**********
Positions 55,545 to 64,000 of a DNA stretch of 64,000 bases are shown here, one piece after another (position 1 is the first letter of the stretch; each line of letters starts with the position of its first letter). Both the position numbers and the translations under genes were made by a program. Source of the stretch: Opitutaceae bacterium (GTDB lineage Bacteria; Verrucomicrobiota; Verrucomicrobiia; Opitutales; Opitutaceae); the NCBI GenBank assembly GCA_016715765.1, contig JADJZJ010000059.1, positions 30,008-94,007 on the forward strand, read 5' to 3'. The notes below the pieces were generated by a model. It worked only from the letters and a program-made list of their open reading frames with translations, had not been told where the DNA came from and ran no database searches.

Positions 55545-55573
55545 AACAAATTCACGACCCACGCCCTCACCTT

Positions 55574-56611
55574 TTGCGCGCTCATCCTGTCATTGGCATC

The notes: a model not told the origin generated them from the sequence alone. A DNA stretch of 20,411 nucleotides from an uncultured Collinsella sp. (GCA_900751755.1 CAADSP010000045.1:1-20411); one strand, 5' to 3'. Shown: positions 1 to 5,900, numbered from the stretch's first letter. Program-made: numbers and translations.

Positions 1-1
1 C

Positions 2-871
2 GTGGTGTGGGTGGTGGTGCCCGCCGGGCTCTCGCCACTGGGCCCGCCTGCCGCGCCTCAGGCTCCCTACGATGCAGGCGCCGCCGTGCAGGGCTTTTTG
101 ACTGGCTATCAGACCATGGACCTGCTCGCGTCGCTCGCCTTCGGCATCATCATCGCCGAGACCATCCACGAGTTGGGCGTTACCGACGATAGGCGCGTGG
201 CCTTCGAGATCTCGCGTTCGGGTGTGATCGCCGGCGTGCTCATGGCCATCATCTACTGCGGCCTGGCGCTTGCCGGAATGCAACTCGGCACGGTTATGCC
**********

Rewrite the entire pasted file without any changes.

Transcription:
Positions 55,545 to 64,000 of a DNA stretch of 64,000 bases are shown here, one piece after another (position 1 is the first letter of the stretch; each line of letters starts with the position of its first letter). Both the position numbers and the translations under genes were made by a program. Source of the stretch: Opitutaceae bacterium (GTDB lineage Bacteria; Verrucomicrobiota; Verrucomicrobiia; Opitutales; Opitutaceae); the NCBI GenBank assembly GCA_016715765.1, contig JADJZJ010000059.1, positions 30,008-94,007 on the forward strand, read 5' to 3'. The notes below the pieces were generated by a model. It worked only from the letters and a program-made list of their open reading frames with translations, had not been told where the DNA came from and ran no database searches.

Positions 55545-55573
55545 AACAAATTCACGACCCACGCCCTCACCTT

Positions 55574-56611
55574 TTGCGCGCTCATCCTGTCATTGGCATC

The notes: a model not told the origin generated them from the sequence alone. A DNA stretch of 20,411 nucleotides from an uncultured Collinsella sp. (GCA_900751755.1 CAADSP010000045.1:1-20411); one strand, 5' to 3'. Shown: positions 1 to 5,900, numbered from the stretch's first letter. Program-made: numbers and translations.

Positions 1-1
1 C

Positions 2-871
2 GTGGTGTGGGTGGTGGTGCCCGCCGGGCTCTCGCCACTGGGCCCGCCTGCCGCGCCTCAGGCTCCCTACGATGCAGGCGCCGCCGTGCAGGGCTTTTTG
101 ACTGGCTATCAGACCATGGACCTGCTCGCGTCGCTCGCCTTCGGCATCATCATCGCCGAGACCATCCACGAGTTGGGCGTTACCGACGATAGGCGCGTGG
201 CCTTCGAGATCTCGCGTTCGGGTGTGATCGCCGGCGTGCTCATGGCCATCATCTACTGCGGCCTGGCGCTTGCCGGAATGCAACTCGGCACGGTTATGCC